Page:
The strange thing about some one dying in Pakistan is the bombardment of questions. They come to you from all angles, shapes and forms and from all sorts of people across the various stratum of society. Having been through more than a few close relatives’ funerals, and both parental wings, I take it upon my self to understand the difference of funerals, and what is currently trendy, what really needs to be done away with, and what just blazingly leaves you gobsmacked.
Dealing with loss is one of the hardest things in world, as humans we are made to love, and to care, and there are connections with people where love is unconditional, and when that is yanked away from us, it shakes the very foundations of our existence.
More often than not, the loss of the patriarch means a million questions about day to day life and expenses that are often taken for granted. Having said that, one would like to deal with this betrayal of life, and loss in a dignified manner, but things people say and do would make Shakespeare, with all his fangs in a dark comedy take a bow and sit down.
When they walk into your house, or personal space, they leap in to giving you a hug. If you let your body react to the hug, chances are they will never let go. You must stiffen your body and not make any arm movements that warrant encouragement.
The On Cue - Curtain Call Weepers
The ones who walk in just fine, in entirely starched clothing, and not a wisp of hair out of place, and as they say hello, on cue, the tears start rolling. The tears stop as you tell them all is OK and not to cry.
The ones who walk in with heads hung low to their stomachs and refuse to meet your eyes. This variety comes in both men and women. Although, the women are always perfectly dressed in whites and pastels; some hanging their heads so low, that one can see the head, neck and bosom emerging as one.
The Phone Sobbers
The phone rings, you pick up the phone to hysterical crying at the other end. You are cautioned by your instinct to put the phone down but you don't and that, is where the mess starts.
The Others are the real estate agents who show up at the janaaza. You never really know who they are. They’re the people you’ll find standing in the driveway, never saying a word, waiting for you the break the ice of mournful conversation.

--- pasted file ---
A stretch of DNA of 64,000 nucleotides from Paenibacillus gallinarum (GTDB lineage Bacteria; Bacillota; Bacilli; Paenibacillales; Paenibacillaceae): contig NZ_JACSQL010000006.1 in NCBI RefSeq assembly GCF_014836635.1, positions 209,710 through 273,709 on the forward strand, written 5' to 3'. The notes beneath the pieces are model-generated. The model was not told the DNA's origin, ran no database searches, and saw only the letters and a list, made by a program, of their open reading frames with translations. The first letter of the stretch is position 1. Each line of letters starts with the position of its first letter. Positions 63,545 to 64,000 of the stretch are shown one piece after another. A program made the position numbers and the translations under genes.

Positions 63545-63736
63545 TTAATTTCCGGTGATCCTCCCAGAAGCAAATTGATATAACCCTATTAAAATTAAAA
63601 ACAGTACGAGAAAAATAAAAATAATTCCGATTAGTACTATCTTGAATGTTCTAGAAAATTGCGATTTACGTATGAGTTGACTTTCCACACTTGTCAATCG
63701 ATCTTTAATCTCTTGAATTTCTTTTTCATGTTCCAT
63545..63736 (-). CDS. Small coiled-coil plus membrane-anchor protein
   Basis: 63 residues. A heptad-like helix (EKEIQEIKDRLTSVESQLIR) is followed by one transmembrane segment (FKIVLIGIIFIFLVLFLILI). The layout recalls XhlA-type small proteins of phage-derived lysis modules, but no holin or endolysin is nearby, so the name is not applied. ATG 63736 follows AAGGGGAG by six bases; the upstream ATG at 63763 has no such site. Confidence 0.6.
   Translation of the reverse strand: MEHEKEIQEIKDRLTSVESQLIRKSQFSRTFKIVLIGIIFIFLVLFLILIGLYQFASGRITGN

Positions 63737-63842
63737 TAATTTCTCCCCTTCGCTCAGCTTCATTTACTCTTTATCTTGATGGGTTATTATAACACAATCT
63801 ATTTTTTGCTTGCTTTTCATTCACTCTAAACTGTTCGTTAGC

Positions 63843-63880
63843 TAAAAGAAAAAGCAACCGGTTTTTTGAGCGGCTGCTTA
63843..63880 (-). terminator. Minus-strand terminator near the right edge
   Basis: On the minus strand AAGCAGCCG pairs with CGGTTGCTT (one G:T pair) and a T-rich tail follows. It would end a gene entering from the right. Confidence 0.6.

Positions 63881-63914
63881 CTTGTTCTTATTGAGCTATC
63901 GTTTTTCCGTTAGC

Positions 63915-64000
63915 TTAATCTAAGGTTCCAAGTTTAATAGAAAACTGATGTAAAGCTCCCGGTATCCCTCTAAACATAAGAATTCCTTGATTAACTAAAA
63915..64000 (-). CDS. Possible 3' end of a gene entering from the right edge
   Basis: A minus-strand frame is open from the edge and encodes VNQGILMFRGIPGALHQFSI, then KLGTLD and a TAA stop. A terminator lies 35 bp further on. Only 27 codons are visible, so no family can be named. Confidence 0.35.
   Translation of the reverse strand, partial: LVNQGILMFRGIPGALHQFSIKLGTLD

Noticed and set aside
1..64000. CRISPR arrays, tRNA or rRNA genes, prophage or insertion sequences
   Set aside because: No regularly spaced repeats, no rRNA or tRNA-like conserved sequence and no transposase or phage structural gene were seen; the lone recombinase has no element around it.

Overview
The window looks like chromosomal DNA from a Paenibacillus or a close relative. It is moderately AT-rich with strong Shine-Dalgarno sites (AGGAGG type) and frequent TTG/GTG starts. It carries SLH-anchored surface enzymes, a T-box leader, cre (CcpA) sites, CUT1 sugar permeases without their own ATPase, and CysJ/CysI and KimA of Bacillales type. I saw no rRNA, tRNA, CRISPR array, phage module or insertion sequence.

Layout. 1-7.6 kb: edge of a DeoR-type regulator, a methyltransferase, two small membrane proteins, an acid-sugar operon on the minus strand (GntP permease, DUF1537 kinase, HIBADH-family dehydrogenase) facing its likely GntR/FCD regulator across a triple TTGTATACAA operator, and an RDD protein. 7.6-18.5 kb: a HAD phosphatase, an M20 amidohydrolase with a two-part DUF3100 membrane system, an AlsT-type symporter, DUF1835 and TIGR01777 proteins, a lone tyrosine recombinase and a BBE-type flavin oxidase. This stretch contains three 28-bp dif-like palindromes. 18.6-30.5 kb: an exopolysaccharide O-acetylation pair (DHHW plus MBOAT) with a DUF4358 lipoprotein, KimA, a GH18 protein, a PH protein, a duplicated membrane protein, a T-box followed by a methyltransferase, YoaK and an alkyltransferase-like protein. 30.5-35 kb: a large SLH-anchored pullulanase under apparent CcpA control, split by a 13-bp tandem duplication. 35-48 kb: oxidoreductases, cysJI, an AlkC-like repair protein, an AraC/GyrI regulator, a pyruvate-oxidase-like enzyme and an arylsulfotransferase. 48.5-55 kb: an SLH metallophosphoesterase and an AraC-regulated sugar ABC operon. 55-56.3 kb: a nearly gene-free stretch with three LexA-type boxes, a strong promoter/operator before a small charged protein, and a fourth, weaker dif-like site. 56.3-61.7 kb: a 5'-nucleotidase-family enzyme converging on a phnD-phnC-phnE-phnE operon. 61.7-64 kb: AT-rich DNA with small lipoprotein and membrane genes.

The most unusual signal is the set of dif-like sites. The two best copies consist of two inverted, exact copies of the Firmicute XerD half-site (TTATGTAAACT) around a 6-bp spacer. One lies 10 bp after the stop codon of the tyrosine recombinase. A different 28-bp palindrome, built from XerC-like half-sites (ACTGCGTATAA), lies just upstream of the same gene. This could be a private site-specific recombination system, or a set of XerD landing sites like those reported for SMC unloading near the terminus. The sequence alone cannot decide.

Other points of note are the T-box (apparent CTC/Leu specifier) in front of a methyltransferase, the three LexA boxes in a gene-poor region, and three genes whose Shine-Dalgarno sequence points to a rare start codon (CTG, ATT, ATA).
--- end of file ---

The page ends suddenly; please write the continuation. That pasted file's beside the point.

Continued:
They are the best of the lot. Often a combination of The Others and The Curtain Callers, the Narrators lunge at you, ask every detail of the deceased, and repeat every word. A bit like karaoke, without the Asian charm of bright colors and ludicrous dancing.
I can already envision the outcry about disrespecting our culture. For the deceased family is far superior. How we can we belittle the very family values that keep families together! Here’s my come back to you:
Hogglewash. Bibbleboot. And Fugglemush. Our society and its traditions may be good for some things, but death certainly isn’t one of them. Very few people know how to behave, give space, and understand the importance of letting people grieve.
Some people need to vent out in public sessions, which is often a means to let people know the measurement of their grief. I do, however, think when the norms of the sub-continent society were being formed, a bakra walked off with the pages on How-to-Deal-with-Grief. After all, it could be much more entertaining like the Malagasy of Madagascar who exhume the deceased and party it up with them. Famadihana, is the name of the ritual, and it is the belief that the spirit joins the ancestors after the body has mixed in with nature. This is, and can be repeated every seven years and on joyous family occasions. Now, if this was Pakistan, designers would have orders for Famadihana, in addition to the Soyem outfit orders, which would give the lawn makers yet one more reason to adorn our roads with emaciated women wearing wallpaper prints from the 50’s.